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This paper examines the carbonyl metallurgical processes and their applicability to space manufacturing.  The carbonyl metallurgical processes are Chemical Vapor Deposition (CVD) processes.  Metals such as nickel are digested by exposure to carbon monoxide (CO) gas under controlled conditions.  The resulting nickel tetra-carbonyl (Ni(CO)4) is transported to the inside of a suitably shaped inflatable, wherein the nickel tetracarbonyl comes in contact with a heated surface.  Upon contact with a heated surface, the nickel tetracarbonyl decomposes to produce a Chemical Vapor Deposited nickel metal coating.


Carbonyl digestion:


The chemical equation for the carbonyl digestion of nickel metal is as follows:


Ni + 4(CO) - Ni(CO)4(gaseous molecule)


In this reaction, nickel metal is digested by the exposure to carbon monoxide, producing nickel tetracarbonyl (Ni(CO)4).  This reaction is preferably done at near 75 degrees Celsius at virtually all pressures.


Digestion conditions for Ni + CO to produce Ni(CO)4, range from 60 psi CO carbon monoxide overpressure to 200 psi CO overpressure, at a temperature of 75 degrees C.  INCO uses fluidized bed technology at 1000 psi CO overpressure to extract nickel in mining operations.  Digestion of Ni from ores can also be accelerated through the use of ultrasonic energy.


Carbonyl decomposition:


Nickel tetracarbonyl is usable as a Chemical Vapor Deposition (CVD) reagent.  When the gaseous nickel tetracarbonyl comes into contact with a heated surface, a nickel coating is the result of the decomposition of the nickel tetracarbonyl. The deposition of nickel from the gaseous molecule (nickel tetracarbonyl) is the reverse reaction of the digestion:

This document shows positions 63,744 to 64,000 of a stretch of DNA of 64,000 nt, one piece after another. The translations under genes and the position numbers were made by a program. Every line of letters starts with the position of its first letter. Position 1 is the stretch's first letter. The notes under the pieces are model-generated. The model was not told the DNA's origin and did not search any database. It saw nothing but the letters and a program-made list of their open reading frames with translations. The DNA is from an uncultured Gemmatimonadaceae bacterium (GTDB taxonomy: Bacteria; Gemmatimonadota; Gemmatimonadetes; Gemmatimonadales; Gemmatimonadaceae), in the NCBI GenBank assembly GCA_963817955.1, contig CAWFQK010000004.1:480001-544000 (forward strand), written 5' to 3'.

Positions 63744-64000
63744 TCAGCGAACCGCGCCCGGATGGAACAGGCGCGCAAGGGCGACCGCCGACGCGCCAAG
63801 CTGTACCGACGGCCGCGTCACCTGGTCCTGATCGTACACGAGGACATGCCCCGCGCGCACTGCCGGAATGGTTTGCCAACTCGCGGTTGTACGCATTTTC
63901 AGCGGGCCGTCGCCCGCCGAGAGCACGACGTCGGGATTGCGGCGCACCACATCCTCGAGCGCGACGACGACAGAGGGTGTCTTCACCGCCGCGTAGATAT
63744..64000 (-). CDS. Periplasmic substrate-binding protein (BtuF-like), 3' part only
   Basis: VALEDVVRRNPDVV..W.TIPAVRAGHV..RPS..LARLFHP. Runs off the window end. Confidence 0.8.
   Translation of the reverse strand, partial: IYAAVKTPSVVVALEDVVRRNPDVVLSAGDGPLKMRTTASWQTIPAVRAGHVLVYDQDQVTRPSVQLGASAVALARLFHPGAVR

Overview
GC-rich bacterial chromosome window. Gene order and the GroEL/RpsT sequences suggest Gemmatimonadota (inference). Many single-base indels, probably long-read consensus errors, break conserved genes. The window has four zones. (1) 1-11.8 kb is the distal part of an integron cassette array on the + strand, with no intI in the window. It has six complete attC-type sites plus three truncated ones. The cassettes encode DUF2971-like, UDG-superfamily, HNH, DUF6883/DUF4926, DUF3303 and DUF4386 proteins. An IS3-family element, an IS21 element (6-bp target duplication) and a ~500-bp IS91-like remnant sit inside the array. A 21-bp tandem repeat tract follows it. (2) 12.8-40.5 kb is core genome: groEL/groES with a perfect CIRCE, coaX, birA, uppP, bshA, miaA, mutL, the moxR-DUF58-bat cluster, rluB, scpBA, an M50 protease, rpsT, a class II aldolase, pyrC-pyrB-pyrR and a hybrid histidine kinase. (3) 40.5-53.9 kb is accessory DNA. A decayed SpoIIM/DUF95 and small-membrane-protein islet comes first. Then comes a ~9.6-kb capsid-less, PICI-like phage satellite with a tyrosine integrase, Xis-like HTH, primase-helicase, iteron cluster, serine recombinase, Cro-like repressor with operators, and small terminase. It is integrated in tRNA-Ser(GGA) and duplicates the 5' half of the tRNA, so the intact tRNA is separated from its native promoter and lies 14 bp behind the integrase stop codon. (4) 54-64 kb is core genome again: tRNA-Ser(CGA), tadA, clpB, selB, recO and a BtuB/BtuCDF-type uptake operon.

Ni(CO)4 + heat Ni(metallic coating) + 4(CO)


This decomposition occurs between 35 and 300 degrees C, with optimal results at 175 degrees C or greater, when coating forms.  As in other equilibria reactions, the temperature of the nickel tetracarbonyl decomposition is increased with increasing carbon monoxide overpressure. As little as 1% nickel tetracarbonyl content in an atmosphere of carbon monoxide can be a useful CVD gaseous composition.


Near Earth Asteroids as raw materials sources:


The digestion of the metal fraction of stony-iron Near Earth Asteroids involves more complex chemistry than the simple digestion/deposition of nickel metal.


The metallic fraction of stony-iron Near Earth Asteroids is a mixture of the following metals: Fe (iron), Ni (nickel), Co(cobalt), Pt(platinum), Pd(palladium), Ir(iridium), Rh(rhodium) and other metals.  The use of the carbonyl digestion process involves the extraction/volatilization of metal carbonyl molecules.  Iron is digested by carbon monoxide to produce Fe(CO)5 iron pentacarbonyl, while the nickel is converted to Ni(CO)4  nickel tetracarbonyl.  The iron pentacarbonyl is not readily used in CVD processes to produce coatings, making the iron pentacarbonyl an undesirable digestion product.  Likewise, the cobalt octacarbonyl is not suitable for CVD coatings.  Luckily the volatilization characteristics of Fe(CO)5 iron pentacarbonyl; Ni(CO)4  nickel tetracarbonyl and, {Co(CO)4}2 cobalt octacarbonyl are sufficiently different to allow for their selective condensation and separation.